It’s a big day at Inly. Deepak Chopra and Rudy Tanzi are speaking about their new book, Super Brain, tonight and, of course, the tickets sold out in less than an hour. Super Brain, already on the New York Times bestseller list, is about the “next evolutionary leap for the human brain,” according to the authors. “We have been given the gift of self-awareness which allows us to step back into our true selves to observe and use our brains to create the world we wish to live in,” Chopra and Tanzi said in an Amazon interview. “For us, super brain is the future and it starts now.”
I’m interested in hearing what our speakers have to say about the golden age of brain research, but tonight’s program inspired me to look at books for kids that explore big questions in accessible ways. Kids ask big questions as a matter of course. When I have lunch with kids at school, they may ask me to open their yogurt container one minute and then ask why some people are happy and others sad. I love those questions. Not the ones about the yogurt, but the other ones. That’s why I read books. I read as a way of grappling with the world and understanding why we do the things we do.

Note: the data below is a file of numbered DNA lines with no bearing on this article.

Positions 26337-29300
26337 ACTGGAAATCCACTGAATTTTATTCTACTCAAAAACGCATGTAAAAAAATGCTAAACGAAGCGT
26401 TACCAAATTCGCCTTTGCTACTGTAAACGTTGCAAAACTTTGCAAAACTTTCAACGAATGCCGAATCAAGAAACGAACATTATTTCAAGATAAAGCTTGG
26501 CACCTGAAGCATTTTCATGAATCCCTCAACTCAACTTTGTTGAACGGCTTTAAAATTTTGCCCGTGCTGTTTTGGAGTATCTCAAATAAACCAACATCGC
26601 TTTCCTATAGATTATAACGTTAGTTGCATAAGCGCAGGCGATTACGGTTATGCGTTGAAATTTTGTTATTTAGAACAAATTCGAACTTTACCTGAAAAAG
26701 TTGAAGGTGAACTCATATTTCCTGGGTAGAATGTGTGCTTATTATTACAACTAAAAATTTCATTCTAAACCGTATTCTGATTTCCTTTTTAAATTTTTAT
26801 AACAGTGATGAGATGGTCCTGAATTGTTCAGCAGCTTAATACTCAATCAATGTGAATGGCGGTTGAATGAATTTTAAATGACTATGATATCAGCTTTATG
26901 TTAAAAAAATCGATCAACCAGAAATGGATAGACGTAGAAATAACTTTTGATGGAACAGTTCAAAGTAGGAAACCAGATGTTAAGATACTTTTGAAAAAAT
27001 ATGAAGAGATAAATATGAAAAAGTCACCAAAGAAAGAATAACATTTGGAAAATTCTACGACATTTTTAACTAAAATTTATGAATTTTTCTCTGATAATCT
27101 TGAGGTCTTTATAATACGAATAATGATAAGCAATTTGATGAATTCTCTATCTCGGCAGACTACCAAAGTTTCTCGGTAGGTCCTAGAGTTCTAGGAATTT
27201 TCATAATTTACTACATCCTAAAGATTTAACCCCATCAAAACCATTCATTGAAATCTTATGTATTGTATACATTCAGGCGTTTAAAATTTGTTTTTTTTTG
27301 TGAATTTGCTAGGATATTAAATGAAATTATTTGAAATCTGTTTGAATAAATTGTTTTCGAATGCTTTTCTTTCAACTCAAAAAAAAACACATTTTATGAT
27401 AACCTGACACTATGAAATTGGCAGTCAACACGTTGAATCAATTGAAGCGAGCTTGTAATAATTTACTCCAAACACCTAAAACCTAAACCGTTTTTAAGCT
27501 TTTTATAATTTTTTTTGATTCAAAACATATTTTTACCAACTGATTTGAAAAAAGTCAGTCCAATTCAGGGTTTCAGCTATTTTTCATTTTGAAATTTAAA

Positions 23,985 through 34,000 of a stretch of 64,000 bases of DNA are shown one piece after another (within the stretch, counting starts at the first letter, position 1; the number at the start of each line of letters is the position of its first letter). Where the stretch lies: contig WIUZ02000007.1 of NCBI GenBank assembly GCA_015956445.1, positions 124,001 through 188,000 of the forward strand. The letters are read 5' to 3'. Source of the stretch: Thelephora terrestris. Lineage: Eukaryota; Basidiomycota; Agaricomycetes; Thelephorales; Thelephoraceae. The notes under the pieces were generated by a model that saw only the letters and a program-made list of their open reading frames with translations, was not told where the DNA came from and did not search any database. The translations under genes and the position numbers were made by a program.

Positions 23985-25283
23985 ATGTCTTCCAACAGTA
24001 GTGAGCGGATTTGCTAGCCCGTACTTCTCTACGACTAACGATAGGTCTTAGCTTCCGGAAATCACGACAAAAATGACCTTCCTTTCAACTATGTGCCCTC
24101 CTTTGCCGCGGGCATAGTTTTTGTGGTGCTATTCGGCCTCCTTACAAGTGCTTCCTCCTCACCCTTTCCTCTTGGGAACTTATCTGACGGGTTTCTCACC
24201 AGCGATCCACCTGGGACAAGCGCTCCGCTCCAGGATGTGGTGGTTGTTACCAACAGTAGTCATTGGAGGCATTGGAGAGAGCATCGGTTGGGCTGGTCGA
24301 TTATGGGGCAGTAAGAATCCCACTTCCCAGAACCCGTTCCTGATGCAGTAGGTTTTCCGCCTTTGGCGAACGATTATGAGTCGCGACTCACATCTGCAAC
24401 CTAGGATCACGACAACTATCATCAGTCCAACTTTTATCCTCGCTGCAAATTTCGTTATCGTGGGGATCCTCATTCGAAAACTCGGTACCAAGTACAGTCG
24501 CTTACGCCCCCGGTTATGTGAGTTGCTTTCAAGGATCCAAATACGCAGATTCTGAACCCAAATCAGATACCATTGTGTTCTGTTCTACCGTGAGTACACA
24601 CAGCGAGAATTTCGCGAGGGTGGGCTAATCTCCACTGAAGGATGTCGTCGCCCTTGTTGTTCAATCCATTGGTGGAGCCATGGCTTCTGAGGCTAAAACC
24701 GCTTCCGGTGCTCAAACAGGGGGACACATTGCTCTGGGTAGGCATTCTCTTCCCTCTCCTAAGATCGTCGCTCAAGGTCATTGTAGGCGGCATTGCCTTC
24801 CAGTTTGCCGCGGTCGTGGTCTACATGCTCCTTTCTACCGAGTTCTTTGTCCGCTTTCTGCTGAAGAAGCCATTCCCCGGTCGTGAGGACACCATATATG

Like most of my students, when I was young, I preferred the direct approach. Ask a simple question. Get a simple answer. Now I like the “grey” area in between. Lives are messy. Good literature reflects that. But for the child with a “super brain” who wants answers now, check out: Big Questions From Little People…and Simple Answers from Great Minds, compiled by Gemma Elwin Harris.
This is a cool book. It includes questions like: “Why do monkeys like bananas?” And “Is it okay to eat a worm?” And then it gets to the trickier ones, like: “Where does ‘good’ come from?” And “How does my brain control me?” One thing I love about this book is that each of the questions is answered by an expert in the field. The question about monkeys, for example, is answered by Daniel Simmonds, a primate keeper at the London Zoo.
In honor of Deepak Chopra’s visit to Inly, I’ll excerpt the answer to the brain question here, but if you want to know why monkeys like bananas, you need to get the book.
How does my brain control me?
Answer by Susan Greenfield, a scientist who “knows all about how brains work.”
Excerpt from Big Questions From Little People:
“We humans don’t run particularly fast, we don’t see particularly well, and we’re not that strong compared to many other animals. But we can live and thrive across more of the planet than any other species, because we do something far better than any other. We learn.”